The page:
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Hedge funds warned over closing corn, sugar bets

Hedge funds should be slow to curb their bearishness over corn futures, but take care over getting too downbeat over sugar, for which the scope for further price falls appears limited, Macquarie said.

Managed money, a proxy for speculators, cut its net long position in futures and options in the major US-traded agricultural commodities for a sixth successive week in the week to December 3 albeit by only 873 lots, according to data from the Commodity Futures Trading Commission, the US regulator.

The trend reflected in the main a further collapse in the net long position that hedge funds hold in New York raw sugar, which dropped by more than 39,000 contracts the biggest bearish shift in positioning on records going back to 2006, and one termed "larger than expected" by broker Sucden Financial.

In just five weeks, hedge funds' net long position in raw sugar futures and options has tumbled from a near-record 200,000 contracts to 73,489 lots, reflecting a firm finish the Brazilian production season and improved hopes for Indian and Thai output.

Limited downside

However, Macquarie cautioned investors over getting too downbeat on sugar price prospects.

Speculators' net longs in grains and oilseeds, Dec 3, (change on week)

Chicago soybeans: 151,078, (+4,910)

Chicago soymeal: 58,531, (+4,522)

Kansas wheat: 20,684, (+1,551)

Chicago soyoil: -35,594, (-9,264)

Chicago wheat: -64,013 (+2,028)

Chicago corn: -118,814, (+22,237)

Sources: Agrimoney.com, CFTC

"Prices need to fall back further in the short-term to encourage more demand to absorb the carried-over surplus from last season," the bank said.

"But should prices touch 16 cents a pound, we would recommend getting long again."

The bank highlighted that, besides the growing number of short bets, speculators maintain a gross long position of more than 150,000 contracts in New York raw sugar futures and options.

"There are already many gross longs that are happy to position themselves at today's prices, which could be attractive in the longer term."

Raw sugar futures for March delivery rose 0.8% to 16.72 cents a pound in early deals on Monday.

'Prices to fall further'

By contrast, Macquarie urged hedge funds to be cautious over continuing to cover their historically large net short position in Chicago corn futures and options, which they have reduced by more than 60,000 contracts over the last five weeks, to 118,814 lots.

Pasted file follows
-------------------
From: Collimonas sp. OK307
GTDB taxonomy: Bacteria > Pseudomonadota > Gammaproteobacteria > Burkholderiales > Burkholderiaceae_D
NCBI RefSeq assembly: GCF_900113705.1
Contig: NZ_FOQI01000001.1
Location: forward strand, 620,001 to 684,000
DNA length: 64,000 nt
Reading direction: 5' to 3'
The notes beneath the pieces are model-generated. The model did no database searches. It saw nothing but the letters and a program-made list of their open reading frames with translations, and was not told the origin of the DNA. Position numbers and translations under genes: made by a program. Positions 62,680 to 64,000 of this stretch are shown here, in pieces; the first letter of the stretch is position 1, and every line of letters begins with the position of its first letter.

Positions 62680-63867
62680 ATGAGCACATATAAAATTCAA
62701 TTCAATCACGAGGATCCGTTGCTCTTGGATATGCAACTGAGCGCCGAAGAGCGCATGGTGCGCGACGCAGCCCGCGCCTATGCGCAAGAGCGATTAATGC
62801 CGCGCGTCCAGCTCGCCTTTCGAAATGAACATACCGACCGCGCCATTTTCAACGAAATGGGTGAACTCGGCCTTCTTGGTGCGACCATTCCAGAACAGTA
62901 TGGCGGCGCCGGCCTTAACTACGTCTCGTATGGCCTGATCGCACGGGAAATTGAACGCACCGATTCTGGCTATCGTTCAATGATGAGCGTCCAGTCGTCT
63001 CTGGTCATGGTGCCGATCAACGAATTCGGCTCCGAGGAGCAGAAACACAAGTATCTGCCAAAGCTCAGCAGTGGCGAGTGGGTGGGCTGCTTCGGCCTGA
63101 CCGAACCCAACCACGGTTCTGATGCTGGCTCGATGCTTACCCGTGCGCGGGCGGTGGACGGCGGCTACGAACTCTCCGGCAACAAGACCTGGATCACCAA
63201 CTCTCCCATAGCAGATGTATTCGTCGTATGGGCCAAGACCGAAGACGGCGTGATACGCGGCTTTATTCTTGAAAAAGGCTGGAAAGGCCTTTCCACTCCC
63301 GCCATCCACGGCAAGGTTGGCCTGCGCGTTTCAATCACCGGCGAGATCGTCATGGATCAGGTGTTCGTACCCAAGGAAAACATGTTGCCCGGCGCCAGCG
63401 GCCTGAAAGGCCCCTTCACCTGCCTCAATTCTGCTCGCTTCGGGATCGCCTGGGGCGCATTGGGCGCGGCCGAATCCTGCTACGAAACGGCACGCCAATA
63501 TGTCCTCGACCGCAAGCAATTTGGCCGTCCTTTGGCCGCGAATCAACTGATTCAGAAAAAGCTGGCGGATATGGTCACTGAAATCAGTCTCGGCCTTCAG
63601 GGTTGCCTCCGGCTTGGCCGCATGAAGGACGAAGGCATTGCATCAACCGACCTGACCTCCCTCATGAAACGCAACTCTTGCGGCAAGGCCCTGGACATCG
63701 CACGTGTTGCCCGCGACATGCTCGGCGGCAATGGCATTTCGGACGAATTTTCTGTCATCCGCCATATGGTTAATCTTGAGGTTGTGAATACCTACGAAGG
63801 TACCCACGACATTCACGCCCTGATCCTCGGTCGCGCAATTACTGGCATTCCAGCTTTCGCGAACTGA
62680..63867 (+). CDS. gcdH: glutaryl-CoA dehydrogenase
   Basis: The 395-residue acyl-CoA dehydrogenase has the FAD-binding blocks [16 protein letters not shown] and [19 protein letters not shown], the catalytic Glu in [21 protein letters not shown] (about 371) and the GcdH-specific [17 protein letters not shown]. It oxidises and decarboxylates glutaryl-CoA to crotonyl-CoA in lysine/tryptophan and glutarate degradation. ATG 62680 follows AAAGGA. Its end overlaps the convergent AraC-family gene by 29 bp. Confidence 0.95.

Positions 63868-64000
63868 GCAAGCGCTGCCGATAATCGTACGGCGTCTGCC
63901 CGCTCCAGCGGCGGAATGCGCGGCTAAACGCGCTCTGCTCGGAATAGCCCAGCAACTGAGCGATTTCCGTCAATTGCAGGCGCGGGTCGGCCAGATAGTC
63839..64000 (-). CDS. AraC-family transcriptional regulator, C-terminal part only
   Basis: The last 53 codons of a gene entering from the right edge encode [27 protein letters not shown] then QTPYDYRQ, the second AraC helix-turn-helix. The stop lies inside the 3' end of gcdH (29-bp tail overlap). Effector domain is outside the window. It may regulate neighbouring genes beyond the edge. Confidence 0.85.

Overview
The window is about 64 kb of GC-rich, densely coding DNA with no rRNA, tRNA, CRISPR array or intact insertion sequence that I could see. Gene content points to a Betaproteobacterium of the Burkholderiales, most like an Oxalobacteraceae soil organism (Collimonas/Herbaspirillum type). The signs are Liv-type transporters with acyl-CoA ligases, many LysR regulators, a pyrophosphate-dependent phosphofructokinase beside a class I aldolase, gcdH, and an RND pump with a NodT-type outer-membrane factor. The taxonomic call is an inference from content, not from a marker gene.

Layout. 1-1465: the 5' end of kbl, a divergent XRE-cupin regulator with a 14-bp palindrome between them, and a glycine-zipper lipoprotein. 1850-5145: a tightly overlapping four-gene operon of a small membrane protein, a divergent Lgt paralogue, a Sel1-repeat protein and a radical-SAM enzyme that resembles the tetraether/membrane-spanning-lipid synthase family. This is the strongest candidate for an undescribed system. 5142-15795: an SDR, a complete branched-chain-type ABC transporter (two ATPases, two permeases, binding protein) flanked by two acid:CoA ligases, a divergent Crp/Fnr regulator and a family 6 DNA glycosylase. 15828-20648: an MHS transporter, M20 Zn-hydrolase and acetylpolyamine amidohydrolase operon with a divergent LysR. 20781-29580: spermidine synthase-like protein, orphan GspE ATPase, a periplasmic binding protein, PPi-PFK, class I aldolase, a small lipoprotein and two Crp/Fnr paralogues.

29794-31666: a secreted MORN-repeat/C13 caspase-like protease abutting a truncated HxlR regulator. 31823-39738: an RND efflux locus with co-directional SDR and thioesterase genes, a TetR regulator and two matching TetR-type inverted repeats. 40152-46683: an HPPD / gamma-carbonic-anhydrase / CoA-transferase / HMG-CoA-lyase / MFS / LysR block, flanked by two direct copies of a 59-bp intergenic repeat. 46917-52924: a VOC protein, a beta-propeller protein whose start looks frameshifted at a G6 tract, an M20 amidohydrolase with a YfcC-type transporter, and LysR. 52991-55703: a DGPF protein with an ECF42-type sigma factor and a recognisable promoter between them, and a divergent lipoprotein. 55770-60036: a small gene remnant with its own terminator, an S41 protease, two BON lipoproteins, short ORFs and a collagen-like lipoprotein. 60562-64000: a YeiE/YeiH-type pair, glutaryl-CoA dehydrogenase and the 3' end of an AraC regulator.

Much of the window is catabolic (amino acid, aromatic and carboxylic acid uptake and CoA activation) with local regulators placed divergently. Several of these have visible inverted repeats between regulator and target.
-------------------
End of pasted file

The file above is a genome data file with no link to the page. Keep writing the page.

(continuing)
Speculators' net longs in New York softs, Dec 3 (change on week)

Cocoa: 78,881, (+1,355)

Raw sugar: 73,489, (-39,138)

Cotton: 7,701, (+341)

Arabica coffee: -19,448, (+2,068)

Sources: Agrimoney.com, CFTC

"Prices are likely to fall further in the short term as fresh supplies hit the market," the bank said, flagging the impact of the record US harvest, which is expected to see stocks more than double over 2013-14.

"Farmers are undersold compared to previous seasons, and we recommend staying short in the near term."

While the corn market may see "some support" return in 2014-15, assuming weaker prices discourage sowings while boosting consumption, "even then US stocks would remain comfortable at above 15.5% of consumption".

'Very comfortable with shorts'

The CFTC data also showed hedge funds taking a breather on boosting their net short position in Chicago wheat futures and options, after a five-week selling spell.

Speculators' net longs in Chicago livestock, Dec 3, (change on week)

Live cattle: 91,142, (+11,436)

Lean hogs: 60,432, (-3,542)

Feeder cattle: 8,142, (+623)

Sources: Agrimoney.com, CFTC

They reduced their net short, although by a modest 2,000 contracts from the record 66,000 contracts set the previous week.

While prices of US soft red winter wheat, the type traded in Chicago, are "looking very cheap on the world market, nonetheless, funds have managed to establish a record large position and appear very comfortable maintaining shorts", Jonathan Watters at Benson Quinn Commodities said.

Indeed, the net short position "has likely grown substantially" since last Tuesday, after Canada depressed prices by on Wednesday hiking its official estimate of the domestic harvest to a record 37.5m tonnes.

'Strong buying demand will emerge'

Among soft commodities, speculators raised their net long position in New York cotton futures and options in the latest week, but only by 341 lots, leaving it at a relatively low 7,701 contracts.

Bullish sentiment in cotton has been depressed by improved prospects for the US harvest, and concerns over Chinese sales from its huge reserves, a result of a generous support programme for farmers.

"However, at the low 70s cents a pound, we believe strong buying demand will emerge, and being too short could be risky - especially bearing in mind that China is committed to maintaining its existing support programme for 2013-14," Macquarie said.

In the livestock complex, speculators turned more negative on lean hog futures, for which prices sank sharply last week, undermined by rising US slaughter numbers and record animal weights.

However, they turned more bullish on live cattle, in which US cold weather, which curtails weight gains in animals, has limited the temptation among investors to act on negative technical signals and take profits.

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